Wednesday, June 18, 2014

Monday, June 16, 2014

Starbucks "Siren" pre-order app debuts in Korea

Would you like to have your customized order ready when you walk into the nearest Starbucks?  Then come to Korea.   Starbucks is beta-testing a new pre-order app called "Siren Order" in the Korean market before releasing it in the U.S. and other international markets.  Those of you who live in Korea are familiar with the long lines of customers waiting to order, during the morning rush hour and at lunch time, in many Starbucks franchises here.  This phenomenon was described in The Korea Times article on the new "Siren Order."  As its article noted,"Every lunchtime, throngs of office workers flock to coffee shops in a sort of ritual. During peak time, from 12:30 to 1:30 p.m. , they have to wait several minutes to place their orders and then wait again to pick them up. Some people sometimes leave the queue grumbling to get back to work on time. Starbucks Coffee Korea unveiled a high-tech "solution" Thursday that could shorten the long waiting time for orders."
Incidentally, this development caught my eye partly because of a Google alert and partly because I'm working with a Korean and an American colleague on a research paper dealing with the shape (architecture) of Korea's next generation broadband networks.  In terms of how retail establishments interact with their customers, this seems to be a non-trivial innovation!   As noted by Retail TouchPoints, "Customers also can add shots of espresso, syrup, whipped cream and alter their milk preferences using a QR code that comes with the application.Customers also can add shots of espresso, syrup, whipped cream and alter their milk preferences using a QR code that comes with the application." (click on the graphic to see a full size version)

Wednesday, June 11, 2014

Korea's smartphone production moves overseas

Korea's exports of smartphones decreased in May as its leading manufacturers continued to shift their production overseas.  (click on the accompanying graphic to see a full size version)  As reported by The Joongang Daily, two government ministries reported that "Korean smartphone manufacturers'expansion of their overseas production lines in China and Vietnam is negatively affecting the nation's ICT exports and contributing to reduced exports of completed smartphones. The Ministry of Trade, Industry and Energy and the Ministry of Science, ICT and Future Planning announced that Korea’s ICT exports recorded $14 billion in May, down 7.5 percent compared to the same period last year." Furthermore, a study released by the Korean Import-Export Bank late last month indicated that Samsung aimed to produce about 80 percent of its smartphones in Vietnam.

Wednesday, June 4, 2014

Holography: the future of display technology?

Interesting article in The Korea Times about Samsung competing for leadership in holography as the next generation display technology.  I'm sure not only Samsung, but the other Korean companies in the display industry are interested in holography.  A few years ago, this idea would have appealed only to science fiction fans, but it now appears to be approaching reality.  Furthermore, it is just one of the many reasons that bandwidth (a.k.a. speed) counts!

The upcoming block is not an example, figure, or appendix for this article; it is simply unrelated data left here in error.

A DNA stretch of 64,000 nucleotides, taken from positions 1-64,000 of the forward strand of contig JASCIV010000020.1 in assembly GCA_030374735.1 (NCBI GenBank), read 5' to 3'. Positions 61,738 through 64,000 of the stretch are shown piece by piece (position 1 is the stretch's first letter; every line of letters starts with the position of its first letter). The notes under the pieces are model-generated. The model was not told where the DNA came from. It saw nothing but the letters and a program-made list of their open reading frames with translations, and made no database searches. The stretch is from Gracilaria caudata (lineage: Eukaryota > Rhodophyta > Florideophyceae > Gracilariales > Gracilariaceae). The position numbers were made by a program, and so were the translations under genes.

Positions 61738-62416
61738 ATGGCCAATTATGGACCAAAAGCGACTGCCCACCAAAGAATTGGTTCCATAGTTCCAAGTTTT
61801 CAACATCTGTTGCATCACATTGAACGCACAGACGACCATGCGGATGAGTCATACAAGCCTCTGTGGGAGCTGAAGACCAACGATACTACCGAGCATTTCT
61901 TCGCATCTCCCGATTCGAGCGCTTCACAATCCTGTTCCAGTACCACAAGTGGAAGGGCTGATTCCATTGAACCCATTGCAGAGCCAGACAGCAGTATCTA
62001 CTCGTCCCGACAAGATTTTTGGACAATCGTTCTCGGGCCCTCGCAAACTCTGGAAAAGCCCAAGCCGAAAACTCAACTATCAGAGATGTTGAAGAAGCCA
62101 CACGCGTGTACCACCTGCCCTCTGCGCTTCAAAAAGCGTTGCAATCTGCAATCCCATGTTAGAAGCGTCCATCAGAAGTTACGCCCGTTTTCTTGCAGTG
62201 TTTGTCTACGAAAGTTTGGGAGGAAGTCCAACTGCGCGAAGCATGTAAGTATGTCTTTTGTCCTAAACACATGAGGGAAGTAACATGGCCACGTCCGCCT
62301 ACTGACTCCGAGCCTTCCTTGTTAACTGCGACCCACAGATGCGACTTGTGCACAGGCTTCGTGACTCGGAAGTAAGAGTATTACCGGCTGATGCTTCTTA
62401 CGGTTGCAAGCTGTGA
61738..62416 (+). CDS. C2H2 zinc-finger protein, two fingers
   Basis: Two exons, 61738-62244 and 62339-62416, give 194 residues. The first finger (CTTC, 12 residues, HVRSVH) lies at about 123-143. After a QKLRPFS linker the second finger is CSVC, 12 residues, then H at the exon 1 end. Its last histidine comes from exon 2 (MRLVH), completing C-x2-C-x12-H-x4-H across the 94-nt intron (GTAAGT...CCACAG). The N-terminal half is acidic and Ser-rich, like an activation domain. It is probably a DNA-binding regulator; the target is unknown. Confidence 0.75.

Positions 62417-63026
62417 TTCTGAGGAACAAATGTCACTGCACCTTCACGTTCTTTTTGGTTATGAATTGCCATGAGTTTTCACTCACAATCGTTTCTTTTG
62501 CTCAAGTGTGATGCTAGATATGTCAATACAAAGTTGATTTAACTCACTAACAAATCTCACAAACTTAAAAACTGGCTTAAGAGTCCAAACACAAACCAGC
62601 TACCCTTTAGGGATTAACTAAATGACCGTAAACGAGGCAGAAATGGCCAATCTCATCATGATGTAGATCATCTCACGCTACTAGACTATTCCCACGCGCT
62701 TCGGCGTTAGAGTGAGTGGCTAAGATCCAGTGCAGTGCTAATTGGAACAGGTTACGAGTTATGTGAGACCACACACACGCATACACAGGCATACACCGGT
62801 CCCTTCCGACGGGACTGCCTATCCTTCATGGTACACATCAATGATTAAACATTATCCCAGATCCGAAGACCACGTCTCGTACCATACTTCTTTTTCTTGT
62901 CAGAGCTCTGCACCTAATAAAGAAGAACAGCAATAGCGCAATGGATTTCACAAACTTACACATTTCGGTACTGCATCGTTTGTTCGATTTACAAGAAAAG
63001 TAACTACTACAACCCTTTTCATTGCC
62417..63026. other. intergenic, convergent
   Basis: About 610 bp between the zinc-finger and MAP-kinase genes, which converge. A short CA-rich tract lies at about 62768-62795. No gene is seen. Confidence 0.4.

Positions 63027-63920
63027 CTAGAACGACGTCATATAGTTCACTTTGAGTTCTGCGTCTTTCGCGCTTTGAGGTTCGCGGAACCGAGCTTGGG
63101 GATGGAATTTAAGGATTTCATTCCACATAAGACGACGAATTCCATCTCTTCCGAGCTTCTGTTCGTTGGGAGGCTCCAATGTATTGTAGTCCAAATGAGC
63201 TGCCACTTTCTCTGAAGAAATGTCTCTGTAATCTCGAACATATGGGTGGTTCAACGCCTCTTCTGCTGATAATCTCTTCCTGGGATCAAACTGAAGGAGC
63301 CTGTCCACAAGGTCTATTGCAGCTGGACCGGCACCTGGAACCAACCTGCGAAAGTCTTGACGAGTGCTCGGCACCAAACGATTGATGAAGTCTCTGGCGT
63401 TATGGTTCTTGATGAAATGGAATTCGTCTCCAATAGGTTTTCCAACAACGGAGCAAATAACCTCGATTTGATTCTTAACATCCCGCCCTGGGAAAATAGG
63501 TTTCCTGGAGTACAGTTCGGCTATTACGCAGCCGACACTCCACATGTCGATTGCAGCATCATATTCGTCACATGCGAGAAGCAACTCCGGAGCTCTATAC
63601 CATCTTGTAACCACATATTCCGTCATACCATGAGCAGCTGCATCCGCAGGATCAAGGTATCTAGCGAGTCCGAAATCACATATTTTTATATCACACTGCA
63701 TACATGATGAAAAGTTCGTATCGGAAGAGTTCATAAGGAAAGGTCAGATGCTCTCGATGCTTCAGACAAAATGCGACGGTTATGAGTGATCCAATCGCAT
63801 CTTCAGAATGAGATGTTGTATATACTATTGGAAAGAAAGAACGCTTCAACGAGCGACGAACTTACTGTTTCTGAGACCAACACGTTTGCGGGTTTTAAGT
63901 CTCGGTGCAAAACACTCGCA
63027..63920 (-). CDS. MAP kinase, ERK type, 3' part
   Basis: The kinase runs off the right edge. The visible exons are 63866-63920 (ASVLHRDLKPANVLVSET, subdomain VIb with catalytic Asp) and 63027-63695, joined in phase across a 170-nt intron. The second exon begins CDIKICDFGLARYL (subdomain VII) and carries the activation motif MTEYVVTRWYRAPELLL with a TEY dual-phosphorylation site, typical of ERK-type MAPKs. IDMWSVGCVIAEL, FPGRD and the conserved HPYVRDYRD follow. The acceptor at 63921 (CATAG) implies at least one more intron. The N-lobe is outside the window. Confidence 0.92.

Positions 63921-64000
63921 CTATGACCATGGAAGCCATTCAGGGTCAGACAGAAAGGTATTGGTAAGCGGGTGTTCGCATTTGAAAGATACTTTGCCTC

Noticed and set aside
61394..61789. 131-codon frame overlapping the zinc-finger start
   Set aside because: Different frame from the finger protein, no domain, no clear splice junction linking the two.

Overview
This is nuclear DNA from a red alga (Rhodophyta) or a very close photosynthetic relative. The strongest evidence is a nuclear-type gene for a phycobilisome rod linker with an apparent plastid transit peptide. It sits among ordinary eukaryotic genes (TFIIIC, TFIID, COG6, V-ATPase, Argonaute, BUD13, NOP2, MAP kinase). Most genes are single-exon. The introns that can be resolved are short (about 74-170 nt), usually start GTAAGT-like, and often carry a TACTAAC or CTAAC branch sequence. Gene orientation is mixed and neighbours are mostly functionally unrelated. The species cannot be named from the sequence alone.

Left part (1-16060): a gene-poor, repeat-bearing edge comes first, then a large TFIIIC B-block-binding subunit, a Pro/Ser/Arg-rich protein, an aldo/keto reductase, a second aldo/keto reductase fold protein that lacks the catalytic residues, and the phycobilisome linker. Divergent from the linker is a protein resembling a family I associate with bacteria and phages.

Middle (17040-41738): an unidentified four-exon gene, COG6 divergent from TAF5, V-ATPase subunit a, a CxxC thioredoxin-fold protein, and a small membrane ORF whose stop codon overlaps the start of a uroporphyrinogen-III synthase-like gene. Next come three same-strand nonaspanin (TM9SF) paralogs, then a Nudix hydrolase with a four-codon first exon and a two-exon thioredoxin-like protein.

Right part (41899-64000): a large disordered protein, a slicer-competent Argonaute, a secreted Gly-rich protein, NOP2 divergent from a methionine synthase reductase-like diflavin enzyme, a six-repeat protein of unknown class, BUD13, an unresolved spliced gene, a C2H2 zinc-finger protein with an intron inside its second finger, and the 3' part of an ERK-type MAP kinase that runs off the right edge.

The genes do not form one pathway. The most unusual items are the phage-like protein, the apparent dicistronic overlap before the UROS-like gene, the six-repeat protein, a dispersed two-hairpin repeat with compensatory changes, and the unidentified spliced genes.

We now take Skype and other internet video conferences for granted.  If, instead of the video image on our computer or smart device, we could access a three-dimensional hologram, how many of us would not prefer this option?   For now, holograms are being used only in a theater or studio environment, but the technology is changing rapidly. (Click on the graphic to see a full size version.)

Tuesday, June 3, 2014

Growth of digital networks and Korea's (Samsung's?) place in it

I was thinking this morning about the rapid global spread of connected, smart devices and the dominant role of Korea's large chaebol groups in the manufacture of those devices.  Two graphics tell an important part of the story.   The first is a graphic from statista, based on data from IDC.   It shows clearly that shipments of smartphones and tablets are projected to dominate the global market, while those for desktop PCs (do you still use one?) are set to decline and portable PCs (notebooks/laptops) will only slightly increase.  In a nutshell, this projection suggests that, all other things equal, people prefer a mobile device.  Even in the office or at home, a device without all those cords and wires to connect is more convenient to use.  Since I live in Korea, it is only appropriate to note that the boundary between smart phones and tablets is blurring with the release of increasingly large, high resolution phones that are preferred by a distinct market segment.
The second graphic, published by The Economist, shows how quickly Samsung, followed by Apple, came to dominate the global market for smartphones in just four years, starting in 2010. Keep in mind that Samsung did not really enter the smartphone market until that year, having left the global smartphone market pretty much to Apple until the end of 2009, two and a half years after its introduction of the revolutionary i-Phone. There is much more to this story, but I am reminded that there is also value in short blog posts!  Suffice it to say that the landscape (or ecosystem) of our hyper connected world continues to change at a rapid rate.